International Light Inc.Light Measurement Handbook © 1998 by Alex Ryer. Similarly. expressed in watts per steradian. both of which use the candela unit (lumens per steradian). Intensity is related to irradiance by the inverse square law. This measurement is frequently misleading. Mean spherical measurements are made in an integrating sphere. since the sampling angle need not be defined. expressed in candela (lumens per steradian). a one candela isotropic lamp produces one lumen per steradian. Thus. and substitution yields: I=E*A/W The biggest source of confusion regarding intensity measurements involves the difference between Mean Spherical Candela and Beam Candela. d2=A/W. on the other hand. Radiant and Luminous Intensity: Radiant Intensity is a measure of radiometric power per unit solid angle. and represent the total output in lumens divided by 4π sr in a sphere. luminous intensity is a measure of visible power per solid angle. Beam candela. remember that steradians are a dimensionless quantity. Since the solid angle equals the area divided by the square of the radius. samples a very narrow angle and is only representative of the lumens per steradian at the peak intensity of the beam. 36 . shown below in an alternate form: I = E * d2 If you are wondering how the units cancel to get flux/sr from flux/area times distance squared.

0.1 lm. Be wary of specifications given in beam candela. then it won’t be of much use. They both output the same total amount of light.464 x 10-3 watts/sr at 555 nm 37 . Units Conversion: Intensity RADIANT INTENSITY: 1 W/sr (watts per steradian) = 12. A flashlight with a million candela beam sounds very bright.2 cd.566 watts (isotropic) = 4*π W = 683 candela at 555 nm LUMINOUS INTENSITY: 1 lm/sr (lumens per steradian) = 1 candela (cd) = 4*π lumens (isotropic) = 1.7 cd.Light Measurement Handbook © 1998 by Alex Ryer. The 10° LED has an intensity of 4. and the 5° LED an intensity of 16. Suppose that two LED’s each emit 0. however . International Light Inc. but if its beam is only as wide as a laser beam. because they often misrepresent the total output power of a lamp.1 lm total in a narrow beam: One has a 10° solid angle and the other a 5° angle.

) Convert from lm/m2 to lm/sr at 1.162 meters.0 m = (3. Converting Between Geometries Converting between geometry-based measurement units is difficult.0)2 * 22.cos(330 / 2)] = 12.) Calculate the solid angle of the lamp: W = A / r2 = 2πh / r = 2π[1 . Example: You measure 22. with the exception that the base blocks a 30° solid angle. The example below shows the conversion between lux (lumens per square meter) and lumens.162 / 1. and should only be attempted when it is impossible to measure in the actual desired units. Solution: 1.) Calculate the total lumen output: 220 lm/sr * 12.0 lux from a light bulb at a distance of 3.0 = 220 lm/m2 2. You must be aware of what each of the measurement geometries implicitly assumes before you can convert.35 sr = 2717 lm 38 .0 meter: E1 = (d2 / d1)2 * E2 E1.) Calculate the irradiance at 1.Light Measurement Handbook © 1998 by Alex Ryer.35 sr 4. How much light. in lumens.cos(α / 2)] W = 2π[1 . is the bulb producing? Assume that the clear enveloped lamp is an isotropic point source. International Light Inc.0 m: 220 lm/m2 * 1 m2/sr = 220 lm/sr 3.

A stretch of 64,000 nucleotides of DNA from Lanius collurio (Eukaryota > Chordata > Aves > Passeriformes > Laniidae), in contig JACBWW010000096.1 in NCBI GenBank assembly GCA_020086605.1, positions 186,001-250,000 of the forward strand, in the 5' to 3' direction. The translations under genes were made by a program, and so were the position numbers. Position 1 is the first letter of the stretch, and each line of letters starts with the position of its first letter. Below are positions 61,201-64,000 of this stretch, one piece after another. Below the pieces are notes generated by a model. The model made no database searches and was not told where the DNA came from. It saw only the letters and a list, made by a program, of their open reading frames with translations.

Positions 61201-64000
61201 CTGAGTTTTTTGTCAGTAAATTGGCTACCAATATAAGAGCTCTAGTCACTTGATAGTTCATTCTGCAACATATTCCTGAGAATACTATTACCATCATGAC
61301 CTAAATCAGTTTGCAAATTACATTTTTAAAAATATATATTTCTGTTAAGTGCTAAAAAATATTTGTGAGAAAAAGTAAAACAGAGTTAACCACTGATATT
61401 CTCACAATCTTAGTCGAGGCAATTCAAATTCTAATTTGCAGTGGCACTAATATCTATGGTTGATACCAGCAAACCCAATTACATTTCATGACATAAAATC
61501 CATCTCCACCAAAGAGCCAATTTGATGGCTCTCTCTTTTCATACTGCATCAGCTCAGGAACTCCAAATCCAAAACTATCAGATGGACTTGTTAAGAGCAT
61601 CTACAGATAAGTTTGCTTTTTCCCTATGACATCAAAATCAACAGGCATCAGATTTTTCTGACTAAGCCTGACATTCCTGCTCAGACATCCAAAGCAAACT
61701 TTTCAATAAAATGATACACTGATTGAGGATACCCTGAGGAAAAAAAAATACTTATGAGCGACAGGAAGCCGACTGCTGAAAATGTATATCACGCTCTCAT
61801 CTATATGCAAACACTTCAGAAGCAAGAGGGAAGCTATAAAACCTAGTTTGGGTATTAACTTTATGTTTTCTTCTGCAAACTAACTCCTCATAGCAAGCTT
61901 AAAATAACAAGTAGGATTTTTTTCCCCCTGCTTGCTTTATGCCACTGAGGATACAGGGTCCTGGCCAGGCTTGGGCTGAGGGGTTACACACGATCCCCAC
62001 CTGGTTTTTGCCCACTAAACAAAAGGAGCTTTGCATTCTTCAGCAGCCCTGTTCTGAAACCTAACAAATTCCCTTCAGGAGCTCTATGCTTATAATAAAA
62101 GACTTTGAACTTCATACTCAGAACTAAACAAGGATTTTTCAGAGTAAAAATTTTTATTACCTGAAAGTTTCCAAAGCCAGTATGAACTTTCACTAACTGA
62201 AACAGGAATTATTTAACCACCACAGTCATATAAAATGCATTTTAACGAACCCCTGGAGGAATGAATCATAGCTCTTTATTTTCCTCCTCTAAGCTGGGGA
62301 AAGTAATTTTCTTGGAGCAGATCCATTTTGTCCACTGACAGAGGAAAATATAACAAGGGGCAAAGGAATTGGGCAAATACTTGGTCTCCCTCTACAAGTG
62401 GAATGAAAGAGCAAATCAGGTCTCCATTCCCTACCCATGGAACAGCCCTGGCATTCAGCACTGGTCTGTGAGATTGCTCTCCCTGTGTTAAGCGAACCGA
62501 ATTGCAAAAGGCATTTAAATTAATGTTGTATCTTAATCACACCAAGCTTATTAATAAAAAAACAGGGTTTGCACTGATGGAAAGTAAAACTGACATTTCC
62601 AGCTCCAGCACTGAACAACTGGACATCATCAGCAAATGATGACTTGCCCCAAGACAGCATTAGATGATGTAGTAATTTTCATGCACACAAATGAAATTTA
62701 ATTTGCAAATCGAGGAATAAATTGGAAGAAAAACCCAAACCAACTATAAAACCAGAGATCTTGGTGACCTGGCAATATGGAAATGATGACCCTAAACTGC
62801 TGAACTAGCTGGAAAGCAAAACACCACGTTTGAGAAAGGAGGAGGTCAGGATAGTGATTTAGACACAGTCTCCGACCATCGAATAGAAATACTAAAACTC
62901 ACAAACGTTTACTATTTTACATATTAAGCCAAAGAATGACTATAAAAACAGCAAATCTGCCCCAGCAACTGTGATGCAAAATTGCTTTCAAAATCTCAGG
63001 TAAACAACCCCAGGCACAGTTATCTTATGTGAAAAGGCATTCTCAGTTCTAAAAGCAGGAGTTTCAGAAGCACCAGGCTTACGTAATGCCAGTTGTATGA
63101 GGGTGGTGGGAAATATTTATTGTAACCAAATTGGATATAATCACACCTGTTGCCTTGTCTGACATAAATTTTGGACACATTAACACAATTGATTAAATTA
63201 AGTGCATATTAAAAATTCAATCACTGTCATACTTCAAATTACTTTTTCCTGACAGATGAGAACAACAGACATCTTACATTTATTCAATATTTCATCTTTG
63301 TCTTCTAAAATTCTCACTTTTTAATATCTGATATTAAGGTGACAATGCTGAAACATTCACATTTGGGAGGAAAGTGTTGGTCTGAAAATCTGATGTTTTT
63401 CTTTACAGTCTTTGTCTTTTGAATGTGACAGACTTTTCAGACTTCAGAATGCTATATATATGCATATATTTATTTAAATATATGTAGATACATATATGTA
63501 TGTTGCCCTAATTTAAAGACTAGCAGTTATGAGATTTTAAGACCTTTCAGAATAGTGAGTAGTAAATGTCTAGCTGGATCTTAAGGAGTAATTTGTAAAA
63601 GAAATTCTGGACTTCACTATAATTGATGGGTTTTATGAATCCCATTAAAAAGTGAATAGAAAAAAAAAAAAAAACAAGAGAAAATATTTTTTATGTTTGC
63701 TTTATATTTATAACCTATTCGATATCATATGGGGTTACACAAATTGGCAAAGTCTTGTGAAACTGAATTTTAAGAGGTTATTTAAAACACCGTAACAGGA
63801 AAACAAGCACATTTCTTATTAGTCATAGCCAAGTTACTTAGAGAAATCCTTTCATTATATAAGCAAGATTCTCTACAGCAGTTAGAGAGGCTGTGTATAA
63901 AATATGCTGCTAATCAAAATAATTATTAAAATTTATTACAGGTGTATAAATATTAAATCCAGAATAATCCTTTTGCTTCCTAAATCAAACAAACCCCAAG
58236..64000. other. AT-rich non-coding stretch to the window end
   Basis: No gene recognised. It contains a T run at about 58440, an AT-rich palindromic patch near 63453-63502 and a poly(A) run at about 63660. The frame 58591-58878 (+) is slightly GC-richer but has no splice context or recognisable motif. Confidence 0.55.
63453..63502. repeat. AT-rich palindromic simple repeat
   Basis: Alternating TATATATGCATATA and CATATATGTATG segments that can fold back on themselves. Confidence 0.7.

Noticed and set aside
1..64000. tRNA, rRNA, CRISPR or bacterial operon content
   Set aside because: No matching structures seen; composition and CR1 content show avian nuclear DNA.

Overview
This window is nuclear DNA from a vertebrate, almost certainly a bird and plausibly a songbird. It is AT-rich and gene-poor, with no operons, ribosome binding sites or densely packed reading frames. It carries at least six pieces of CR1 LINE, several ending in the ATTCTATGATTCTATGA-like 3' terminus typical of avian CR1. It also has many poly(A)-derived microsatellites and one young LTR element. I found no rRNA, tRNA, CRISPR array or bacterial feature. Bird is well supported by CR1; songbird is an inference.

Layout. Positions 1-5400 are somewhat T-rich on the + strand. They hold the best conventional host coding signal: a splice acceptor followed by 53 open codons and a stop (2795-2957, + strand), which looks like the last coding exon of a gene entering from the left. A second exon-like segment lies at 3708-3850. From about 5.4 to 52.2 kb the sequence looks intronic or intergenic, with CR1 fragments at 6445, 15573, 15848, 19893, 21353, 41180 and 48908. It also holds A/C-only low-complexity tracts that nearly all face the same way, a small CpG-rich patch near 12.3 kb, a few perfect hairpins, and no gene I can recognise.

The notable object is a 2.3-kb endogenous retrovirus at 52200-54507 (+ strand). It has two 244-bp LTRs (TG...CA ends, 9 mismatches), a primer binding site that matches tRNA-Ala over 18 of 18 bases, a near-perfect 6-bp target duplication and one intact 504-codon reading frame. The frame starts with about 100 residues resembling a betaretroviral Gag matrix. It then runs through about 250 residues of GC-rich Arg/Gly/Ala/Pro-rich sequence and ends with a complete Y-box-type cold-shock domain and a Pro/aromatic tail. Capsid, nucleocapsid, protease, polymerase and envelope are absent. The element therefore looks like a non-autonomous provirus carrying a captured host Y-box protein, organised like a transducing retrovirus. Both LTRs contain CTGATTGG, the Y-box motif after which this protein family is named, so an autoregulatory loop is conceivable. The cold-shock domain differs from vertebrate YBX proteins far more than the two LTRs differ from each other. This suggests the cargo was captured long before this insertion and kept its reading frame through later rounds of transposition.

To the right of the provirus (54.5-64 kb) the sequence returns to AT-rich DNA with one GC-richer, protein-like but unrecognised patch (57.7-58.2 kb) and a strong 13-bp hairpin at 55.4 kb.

8 Setting Up An Optical Bench A Baffled Light Track The best light measurement setup controls as many variables as possible. A baffle is simply a sharp edged hole in a piece of thin sheet metal that has been painted black. The best light trap of all. Light outside of the optical beam is blocked and absorbed without affecting the optical path. Baffles. Far away objects make weak reflective sources because of the Inverse Square Law. greatly reduce the influence of stray light reflections. however. the measurement will not be repeatable at a different time and place. to maintain the operating temperature of the lamp as well as measure light that has defeated your baffling scheme. have a significant effect. or light trap in one of the baffles allows you to measure the background scatter component and subtract it from future readings. is empty space. for example. Otherwise.Light Measurement Handbook © 1998 by Alex Ryer. The idea is to prevent the measurement environment from influencing the measurement. Objects that are near to the detector. door. International Light Inc. however. It is a good idea to leave as much space between the optical path and walls or ceilings as is practical. and should be painted with “black velvet” paint or moved out of view. Multiple baffles are usually required in order to guarantee that light is trapped once it strikes a baffle. Closing a shutter. The “zero” reading should be made with the source on. 39 .